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Thursday, 22 May 2008

Pill of rights

That little pill has again provoked religious fervour. As if we didn't have enough encroachments on our freedoms, Muslims are telling us we can't take the morning-after pill.

The latest lunacy is in Greater Manchester, where a couple, an adult couple, two grown-up people, Chris Mellett and Kay Walsh, went to a Sainsbury's pharmacy in Denton, and the Muslim pharmacist told them he wouldn't dispense the pill because it was against his religion.

Against his religion! Why on earth are these people allowed to work as pharmacists in this country if they can't do the job? Well, it's because the supine Royal Pharmaceutical Society allows the superstitious to refuse to do their job if they believe their chosen sky fairy believes it evil. To put it in more polite terms, as this story in the Manchester Evening News has it, "The society's ethics code says if the morning-after pill is against a pharmacist's personal, religious or moral beliefs they are within their rights not to supply it."

And to hell with the ethics of allowing people to buy what it is their lawful right to buy and what they expect to be able to buy when they go to a chemist's counter. If Sainsbury's really, really insist on allowing this individual to continue to work on their counter, why don't they just put up a big sign saying, "Mr So-and-so is our dispensing chemist today, so, if you wish to purchase certain products, tough shit"?

Kaye Walsh, a mother of two, said, "I was absolutely flabbergasted. I'm a 36-year-old woman, not a child. I respect other people's religions, but when it affects my life it's not on." And her partner, Chris Mellett, 29, said, "[W]hy should we be discriminated against because of someone else's religion? It's my right to buy that pill."

Walsh added, "Surely the pharmacist has a duty of care. If religion comes into it he should change his job."

Or just be fired.

9 comments:

boogly woogly said...

See what happened here was some woman asked someone to violate his religious principals. He refused to bow to Mammon, so she went to the papers. Presumably the grown woman knows what happens when you play with sex. He has every right to stay out of any violence toward new life.

Android666 said...

But people go to the counter expecting to get what they believe the counter is there to sell them. Why should religion get in the way of that? You don't set up a deli, say, and then refuse to sell meat on Fridays. It can get ridiculous, and that's why this guy should resign.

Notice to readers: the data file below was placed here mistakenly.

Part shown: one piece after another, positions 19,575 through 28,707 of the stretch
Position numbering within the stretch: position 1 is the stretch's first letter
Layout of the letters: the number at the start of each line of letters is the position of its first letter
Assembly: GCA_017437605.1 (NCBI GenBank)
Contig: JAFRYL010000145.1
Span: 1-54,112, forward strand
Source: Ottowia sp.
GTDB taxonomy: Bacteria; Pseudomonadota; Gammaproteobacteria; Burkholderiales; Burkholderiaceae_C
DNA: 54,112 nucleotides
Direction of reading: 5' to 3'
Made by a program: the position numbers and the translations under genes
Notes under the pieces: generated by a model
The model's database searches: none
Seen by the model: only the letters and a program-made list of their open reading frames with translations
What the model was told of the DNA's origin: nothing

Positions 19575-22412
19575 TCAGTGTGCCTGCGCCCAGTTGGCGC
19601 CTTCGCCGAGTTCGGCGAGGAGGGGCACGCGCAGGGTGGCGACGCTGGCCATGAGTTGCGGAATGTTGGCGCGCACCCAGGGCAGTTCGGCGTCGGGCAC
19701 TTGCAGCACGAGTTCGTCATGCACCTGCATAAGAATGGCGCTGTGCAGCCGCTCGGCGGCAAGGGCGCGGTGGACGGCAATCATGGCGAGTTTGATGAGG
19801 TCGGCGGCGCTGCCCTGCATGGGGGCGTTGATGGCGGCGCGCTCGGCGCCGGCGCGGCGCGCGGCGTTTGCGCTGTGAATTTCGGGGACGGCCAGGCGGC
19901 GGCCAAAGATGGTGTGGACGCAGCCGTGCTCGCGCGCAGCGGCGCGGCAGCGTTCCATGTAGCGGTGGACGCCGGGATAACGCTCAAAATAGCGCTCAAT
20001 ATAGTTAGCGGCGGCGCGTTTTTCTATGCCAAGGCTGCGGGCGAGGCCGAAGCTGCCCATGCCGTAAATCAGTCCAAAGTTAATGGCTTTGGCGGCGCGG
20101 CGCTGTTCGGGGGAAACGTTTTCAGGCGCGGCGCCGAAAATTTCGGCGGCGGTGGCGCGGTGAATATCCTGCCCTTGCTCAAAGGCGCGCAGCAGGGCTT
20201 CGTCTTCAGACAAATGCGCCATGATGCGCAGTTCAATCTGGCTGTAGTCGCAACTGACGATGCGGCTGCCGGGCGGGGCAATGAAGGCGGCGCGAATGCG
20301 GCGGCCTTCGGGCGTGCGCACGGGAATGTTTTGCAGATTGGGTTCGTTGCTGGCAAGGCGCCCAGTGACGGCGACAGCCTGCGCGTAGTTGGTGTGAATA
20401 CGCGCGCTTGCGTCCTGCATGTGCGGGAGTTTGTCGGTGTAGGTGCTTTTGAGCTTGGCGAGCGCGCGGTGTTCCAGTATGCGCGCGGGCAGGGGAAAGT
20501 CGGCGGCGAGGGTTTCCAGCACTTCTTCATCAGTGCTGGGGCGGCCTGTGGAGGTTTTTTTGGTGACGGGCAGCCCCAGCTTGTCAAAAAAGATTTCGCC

Oooogerly boogly said...

lol, srsly tho, what r u on,? some guy shuld trade his soul over a sainsburies reciept? u, sir, are the ridicuoulous one and have gey hair.

Anonymous said...

straight up.. the man is in the wrong job if he cannot dispense medicines based on personal belief.

its absolute rubbish.. i also now hear that the pharmacist has pressed charges for racism after the shopper challenged his reasons.

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Anonymous said...

I have to say, that knowing the people concerned they defended the Pharmacist from the beginning by stating that law needs to be changed to ensure that nobody has to defend their own religous beliefs and that procedures should be put in place within Employment law to ensure that anyone is not put in this position again. I think people are far to quick to jump on a band wagon and people should see it for what it is. This was about employment law and how it is not protecting those that have beliefs but yet out own country allow them to be put in the firing line. Well done UK.

Unbelievable.

Anonymous said...

I too am posting as anonymous, but only because to not generally blog and have not signed up with any of these ID things. I read of this case and followed it up, the chap has been convicted and fined £175 plus plus.Before I retired I worked for a chain of pharmacies in Canada and we too had one of those idiots. We would never go against anyone's religion bu in the weeks following this event he was late 3 times, our chief pharmacist went through his records and actually found a presrciption mistake and that was totally unacceptable and we had to let him go. Perhaps Sainbury's will also have an efficient chief pharmacist.